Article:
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Gold is much more scarce in Civ V. It used to be that gold was generated from every tile next to a river, luxury resources, and you could always trade resources for massive amounts from the AI. This doesn’t work anymore. No gold from river tiles and you need a declaration of friendship to trade lump sums (another reasons diplomacy is so important). To obtain gold in Civ V, you must set up trade routes using caravans or cargo ships. These units can be sent to foreign civs and city states to generate gold and science for both parties. These routes also carry forth cultural and religious pressure, which may be good or bad depending on your position. Interestingly, you can send these units to your own cities in order to provide massive bonuses to food or production after the completion of a granary and workshop respectively. These allow the building of super cities really early and easily, but this comes at the cost of trade. Truthfully, it is a no brainer to put your early caravans on your own cities, but later, as the bonuses start seeming less impressive, trade does take precedence, especially when your wallet starts bleeding. Caravans can be raided by warring civs for large monetary bonuses and barbarians, who spawn much more frequently and are more aggressive (something that makes many previous barbarian centric strategies such as the honour tree, more viable).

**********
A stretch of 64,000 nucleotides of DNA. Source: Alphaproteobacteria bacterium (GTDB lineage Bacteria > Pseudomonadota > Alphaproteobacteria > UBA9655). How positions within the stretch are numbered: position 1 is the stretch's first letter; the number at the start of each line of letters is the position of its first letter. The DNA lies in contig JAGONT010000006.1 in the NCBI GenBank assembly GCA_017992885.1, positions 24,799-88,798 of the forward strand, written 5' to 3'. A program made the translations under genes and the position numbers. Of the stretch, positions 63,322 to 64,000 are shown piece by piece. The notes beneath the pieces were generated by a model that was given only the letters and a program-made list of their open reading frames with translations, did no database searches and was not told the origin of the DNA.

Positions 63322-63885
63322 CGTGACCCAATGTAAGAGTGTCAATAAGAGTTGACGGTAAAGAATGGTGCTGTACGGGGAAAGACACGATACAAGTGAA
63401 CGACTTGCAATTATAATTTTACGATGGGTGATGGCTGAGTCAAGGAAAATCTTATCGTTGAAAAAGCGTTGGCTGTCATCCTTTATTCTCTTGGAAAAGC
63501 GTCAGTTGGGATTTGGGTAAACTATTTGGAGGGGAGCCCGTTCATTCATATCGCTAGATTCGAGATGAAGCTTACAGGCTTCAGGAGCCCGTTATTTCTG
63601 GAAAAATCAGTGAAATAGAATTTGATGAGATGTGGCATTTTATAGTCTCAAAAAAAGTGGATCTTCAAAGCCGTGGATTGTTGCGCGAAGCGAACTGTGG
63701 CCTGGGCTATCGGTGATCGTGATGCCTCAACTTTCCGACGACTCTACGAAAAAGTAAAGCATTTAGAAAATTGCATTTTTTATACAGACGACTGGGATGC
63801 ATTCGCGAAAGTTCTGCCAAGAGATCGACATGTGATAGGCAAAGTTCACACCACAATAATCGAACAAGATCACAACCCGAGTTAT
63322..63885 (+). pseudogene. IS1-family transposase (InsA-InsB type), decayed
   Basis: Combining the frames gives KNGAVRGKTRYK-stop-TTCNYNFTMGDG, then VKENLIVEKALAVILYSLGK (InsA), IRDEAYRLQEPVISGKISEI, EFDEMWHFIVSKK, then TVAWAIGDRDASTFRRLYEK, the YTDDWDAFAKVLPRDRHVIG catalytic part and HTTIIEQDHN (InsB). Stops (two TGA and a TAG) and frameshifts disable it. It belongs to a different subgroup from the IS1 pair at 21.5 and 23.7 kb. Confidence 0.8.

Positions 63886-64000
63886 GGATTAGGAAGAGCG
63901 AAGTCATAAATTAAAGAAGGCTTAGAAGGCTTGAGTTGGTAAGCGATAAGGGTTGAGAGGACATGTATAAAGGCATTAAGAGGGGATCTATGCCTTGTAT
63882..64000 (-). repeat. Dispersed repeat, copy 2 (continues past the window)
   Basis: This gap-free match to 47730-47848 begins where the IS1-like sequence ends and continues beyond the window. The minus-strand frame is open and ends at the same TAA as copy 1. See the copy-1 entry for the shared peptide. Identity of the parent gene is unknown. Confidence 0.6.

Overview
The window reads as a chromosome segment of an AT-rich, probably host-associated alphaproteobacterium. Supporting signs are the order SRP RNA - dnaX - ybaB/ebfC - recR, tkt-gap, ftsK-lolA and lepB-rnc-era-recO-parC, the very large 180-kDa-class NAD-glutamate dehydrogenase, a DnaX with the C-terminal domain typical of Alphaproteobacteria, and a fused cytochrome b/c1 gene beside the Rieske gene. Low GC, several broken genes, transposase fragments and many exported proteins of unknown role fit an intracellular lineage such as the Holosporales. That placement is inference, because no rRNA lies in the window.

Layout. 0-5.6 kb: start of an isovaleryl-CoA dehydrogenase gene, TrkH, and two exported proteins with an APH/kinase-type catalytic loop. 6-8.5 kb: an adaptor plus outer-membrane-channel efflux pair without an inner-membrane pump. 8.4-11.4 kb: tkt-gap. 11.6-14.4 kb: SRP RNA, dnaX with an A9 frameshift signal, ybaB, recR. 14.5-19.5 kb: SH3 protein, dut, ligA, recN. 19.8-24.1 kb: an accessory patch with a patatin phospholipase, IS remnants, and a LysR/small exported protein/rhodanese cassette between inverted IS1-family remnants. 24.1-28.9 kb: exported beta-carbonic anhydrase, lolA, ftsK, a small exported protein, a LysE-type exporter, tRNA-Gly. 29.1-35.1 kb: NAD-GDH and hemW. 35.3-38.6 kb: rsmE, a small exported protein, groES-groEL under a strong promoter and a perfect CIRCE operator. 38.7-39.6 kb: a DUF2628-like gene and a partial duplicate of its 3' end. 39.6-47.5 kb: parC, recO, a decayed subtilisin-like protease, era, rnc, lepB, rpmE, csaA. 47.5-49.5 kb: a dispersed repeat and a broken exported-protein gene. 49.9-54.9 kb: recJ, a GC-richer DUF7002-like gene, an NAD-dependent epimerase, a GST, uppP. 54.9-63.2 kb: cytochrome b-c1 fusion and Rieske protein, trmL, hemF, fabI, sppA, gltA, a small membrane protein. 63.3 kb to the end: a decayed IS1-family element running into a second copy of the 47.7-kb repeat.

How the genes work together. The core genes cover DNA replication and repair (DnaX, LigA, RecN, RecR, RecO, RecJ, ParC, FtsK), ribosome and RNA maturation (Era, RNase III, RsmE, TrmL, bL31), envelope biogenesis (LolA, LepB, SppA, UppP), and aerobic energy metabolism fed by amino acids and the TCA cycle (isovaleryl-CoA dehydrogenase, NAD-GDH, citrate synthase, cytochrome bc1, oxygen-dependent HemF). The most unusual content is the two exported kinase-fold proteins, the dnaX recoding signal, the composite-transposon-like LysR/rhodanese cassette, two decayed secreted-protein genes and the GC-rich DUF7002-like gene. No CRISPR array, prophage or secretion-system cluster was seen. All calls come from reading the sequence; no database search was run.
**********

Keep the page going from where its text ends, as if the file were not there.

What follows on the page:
What? You don’t know about the desert paradise of Hamburg?
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When each civ industrializes, they now get to pick an ideology from either freedom, order, or autocracy (Democracy, communism, and fascism, respectively). These ideologies provide massive bonuses and can be upgraded with social policy points like the regular social policy tree, which got two new additions for the culture and trading route game. These bonuses are unique to each tree and some of them are amazingly powerful. You get a tenant choice from a large list with each social policy point added to the ideology, and more powerful tiers are unlocked as you invest more points. Interestingly enough, ideologies play a major role in diplomacy and in the culture game. Civs like civs with the same ideology and dislike those on the opposing side. Also, culture can exert influence on civs of opposing ideology. If you run freedom and are culturally dominant, you may cause massive unhappiness to neighbouring civs, whose citizens yearn for your ideology. It is a great way to exert some massive pressure and it makes getting a strong culture buffer important for all civs, especially if you are playing with a less popular ideology.